Michael Harrison Rudd

Michael Harrison Rudd

Michael Harrison Rudd shares why he got into photography, advice he would give to himself, and what he would like to accomplish in with his work.


What’s the first photo you took that made you think you had a talent for photography?
First photo (photo’s) I remember taking that I liked where of a band called Selfish Cunt. Me and a close friend of mine always used to take photo’s of band’s we liked. In this case Martin Tomlinson, the front man of the band had such a way about him. His performances where so out there… Flamboyant, sexed up and aggressive. A bit like early iggy. I had some HP5 black and white in my Minolta Dynax 5. I remember Really liking them.


What do you want to accomplish with your photography?
I’d like to think that the photos I take convey a certain feeling about the subject in that moment. Kind of feel what its like to be in that space and see a certain energy of that person or people in that moment. To have an uncanny sensation. Some of the pictures that are free of people, I would say that it’s something about the colour composition that draws life to someone’s mind. I guess the suggestion of life as the aesthetic. I get a sort of warmth from that.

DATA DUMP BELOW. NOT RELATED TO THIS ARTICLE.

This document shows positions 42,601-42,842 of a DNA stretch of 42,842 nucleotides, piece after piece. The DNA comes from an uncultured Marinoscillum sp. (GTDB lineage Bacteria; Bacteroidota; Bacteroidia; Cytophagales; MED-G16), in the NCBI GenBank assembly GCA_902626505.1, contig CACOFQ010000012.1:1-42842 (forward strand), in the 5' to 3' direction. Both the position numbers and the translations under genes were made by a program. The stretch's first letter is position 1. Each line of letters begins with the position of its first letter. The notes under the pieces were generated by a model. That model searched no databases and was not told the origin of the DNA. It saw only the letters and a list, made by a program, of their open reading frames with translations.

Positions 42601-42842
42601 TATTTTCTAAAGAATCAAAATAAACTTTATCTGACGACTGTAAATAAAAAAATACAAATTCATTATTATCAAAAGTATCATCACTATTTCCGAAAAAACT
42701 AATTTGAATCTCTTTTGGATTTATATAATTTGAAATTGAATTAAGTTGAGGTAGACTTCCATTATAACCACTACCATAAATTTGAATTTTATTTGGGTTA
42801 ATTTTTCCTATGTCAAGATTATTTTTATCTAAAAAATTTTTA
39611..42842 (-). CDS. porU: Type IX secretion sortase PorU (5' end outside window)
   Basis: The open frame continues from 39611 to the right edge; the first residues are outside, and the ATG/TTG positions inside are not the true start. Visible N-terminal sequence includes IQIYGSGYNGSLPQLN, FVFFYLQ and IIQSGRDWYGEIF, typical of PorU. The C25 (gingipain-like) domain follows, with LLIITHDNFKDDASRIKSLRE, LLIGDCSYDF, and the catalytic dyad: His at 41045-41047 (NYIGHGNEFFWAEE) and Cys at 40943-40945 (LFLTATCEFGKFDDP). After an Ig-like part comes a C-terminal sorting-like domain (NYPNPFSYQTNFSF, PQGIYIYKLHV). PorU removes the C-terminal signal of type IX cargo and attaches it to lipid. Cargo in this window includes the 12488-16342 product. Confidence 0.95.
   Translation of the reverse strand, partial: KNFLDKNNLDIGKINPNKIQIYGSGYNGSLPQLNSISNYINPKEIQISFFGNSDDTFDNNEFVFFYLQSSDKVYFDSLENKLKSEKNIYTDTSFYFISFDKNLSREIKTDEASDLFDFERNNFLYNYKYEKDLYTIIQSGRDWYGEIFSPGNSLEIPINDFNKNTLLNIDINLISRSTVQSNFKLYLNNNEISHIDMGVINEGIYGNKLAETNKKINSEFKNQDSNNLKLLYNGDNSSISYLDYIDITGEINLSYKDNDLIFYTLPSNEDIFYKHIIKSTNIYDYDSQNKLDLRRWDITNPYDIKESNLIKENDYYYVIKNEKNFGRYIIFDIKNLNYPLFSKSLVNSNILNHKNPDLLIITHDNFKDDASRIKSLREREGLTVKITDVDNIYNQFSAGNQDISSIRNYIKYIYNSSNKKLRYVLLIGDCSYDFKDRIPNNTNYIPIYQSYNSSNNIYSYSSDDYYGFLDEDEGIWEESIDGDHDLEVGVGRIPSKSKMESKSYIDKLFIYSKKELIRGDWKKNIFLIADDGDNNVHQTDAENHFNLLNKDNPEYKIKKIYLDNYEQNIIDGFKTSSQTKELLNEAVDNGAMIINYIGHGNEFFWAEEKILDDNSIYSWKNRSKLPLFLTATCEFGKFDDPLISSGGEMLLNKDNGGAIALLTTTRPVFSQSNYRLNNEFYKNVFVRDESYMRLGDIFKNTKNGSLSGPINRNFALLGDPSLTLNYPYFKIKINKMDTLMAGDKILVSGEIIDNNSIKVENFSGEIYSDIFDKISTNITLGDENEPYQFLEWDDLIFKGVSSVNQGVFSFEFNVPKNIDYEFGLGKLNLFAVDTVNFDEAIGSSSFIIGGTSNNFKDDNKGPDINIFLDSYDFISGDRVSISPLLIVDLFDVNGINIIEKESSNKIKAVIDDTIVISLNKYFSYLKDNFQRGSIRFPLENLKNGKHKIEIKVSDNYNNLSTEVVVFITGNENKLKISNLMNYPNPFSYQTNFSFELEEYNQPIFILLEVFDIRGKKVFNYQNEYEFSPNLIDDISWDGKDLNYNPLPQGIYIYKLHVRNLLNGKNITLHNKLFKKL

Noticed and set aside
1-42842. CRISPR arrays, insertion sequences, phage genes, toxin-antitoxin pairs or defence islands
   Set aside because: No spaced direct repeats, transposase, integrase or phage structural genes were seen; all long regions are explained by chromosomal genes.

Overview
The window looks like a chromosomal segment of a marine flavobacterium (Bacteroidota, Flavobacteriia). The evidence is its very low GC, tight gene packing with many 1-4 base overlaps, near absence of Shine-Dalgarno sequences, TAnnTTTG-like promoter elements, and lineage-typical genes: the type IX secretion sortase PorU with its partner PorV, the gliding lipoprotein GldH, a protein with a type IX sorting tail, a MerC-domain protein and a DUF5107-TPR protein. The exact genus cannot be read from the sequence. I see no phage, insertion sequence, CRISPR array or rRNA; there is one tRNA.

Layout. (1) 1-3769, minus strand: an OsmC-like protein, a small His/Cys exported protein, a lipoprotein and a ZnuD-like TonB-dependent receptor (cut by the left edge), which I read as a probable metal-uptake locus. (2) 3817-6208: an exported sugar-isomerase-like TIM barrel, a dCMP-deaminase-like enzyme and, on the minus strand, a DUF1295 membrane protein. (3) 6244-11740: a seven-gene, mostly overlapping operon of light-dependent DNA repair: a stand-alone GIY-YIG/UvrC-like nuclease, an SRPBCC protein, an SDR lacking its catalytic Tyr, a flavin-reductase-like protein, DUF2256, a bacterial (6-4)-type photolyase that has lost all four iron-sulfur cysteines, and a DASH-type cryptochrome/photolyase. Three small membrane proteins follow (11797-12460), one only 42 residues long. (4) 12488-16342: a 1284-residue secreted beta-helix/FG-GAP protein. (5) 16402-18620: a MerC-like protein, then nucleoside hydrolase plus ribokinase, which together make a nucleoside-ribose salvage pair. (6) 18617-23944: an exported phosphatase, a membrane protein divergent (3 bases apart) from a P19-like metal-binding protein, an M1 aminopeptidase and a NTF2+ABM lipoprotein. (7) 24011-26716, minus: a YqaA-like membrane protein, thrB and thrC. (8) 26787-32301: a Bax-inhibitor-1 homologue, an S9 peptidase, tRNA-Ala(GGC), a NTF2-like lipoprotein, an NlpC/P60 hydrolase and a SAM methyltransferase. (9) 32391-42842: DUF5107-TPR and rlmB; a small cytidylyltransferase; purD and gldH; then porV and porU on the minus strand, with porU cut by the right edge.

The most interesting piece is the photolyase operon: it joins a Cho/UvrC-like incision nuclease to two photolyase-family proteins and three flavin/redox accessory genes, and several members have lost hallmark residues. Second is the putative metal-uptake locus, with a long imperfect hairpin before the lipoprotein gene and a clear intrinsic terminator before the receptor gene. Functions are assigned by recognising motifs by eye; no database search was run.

What advice would you give yourself when you were first starting out?
The same advice that I still give myself now… Don’t give up and have a bit more self belief. It’s only yourself that really stops you from achieving your goals…I’m sure we’ve heard that one before.


What are you most excited about at the moment?
I guess printing…. It’s all in that final moment. How you print your picture can change everything about the feeling. There is so much more I have to learn from printing. There are some finer techniques I really haven’t explored yet.


With phones and social media making everyone think they can be a photographer in some capacity, have you changed your attitude and approach to photography?
It’s always been the same for me. I’ve always used analogue and I’ve tried to work around digital but I don’t get the same feeling. Using phones and other quick technologies hasn’t really bothered me. It does mean it’s opened up other avenues of perception. I think this is a good thing but I like the old ways of making. It’s about the new ways of presentation that you have to be savy with. Instagram is such a powerful tool these days and that’s where you have to hang the work so to speak. I try my best at this but I’m not sure I do it well. This can be a concern as you’re always thinking ‘what about this’… To much thinking over what should have been spent on the original picture isn’t healthy.


interview HANNAH GLENN


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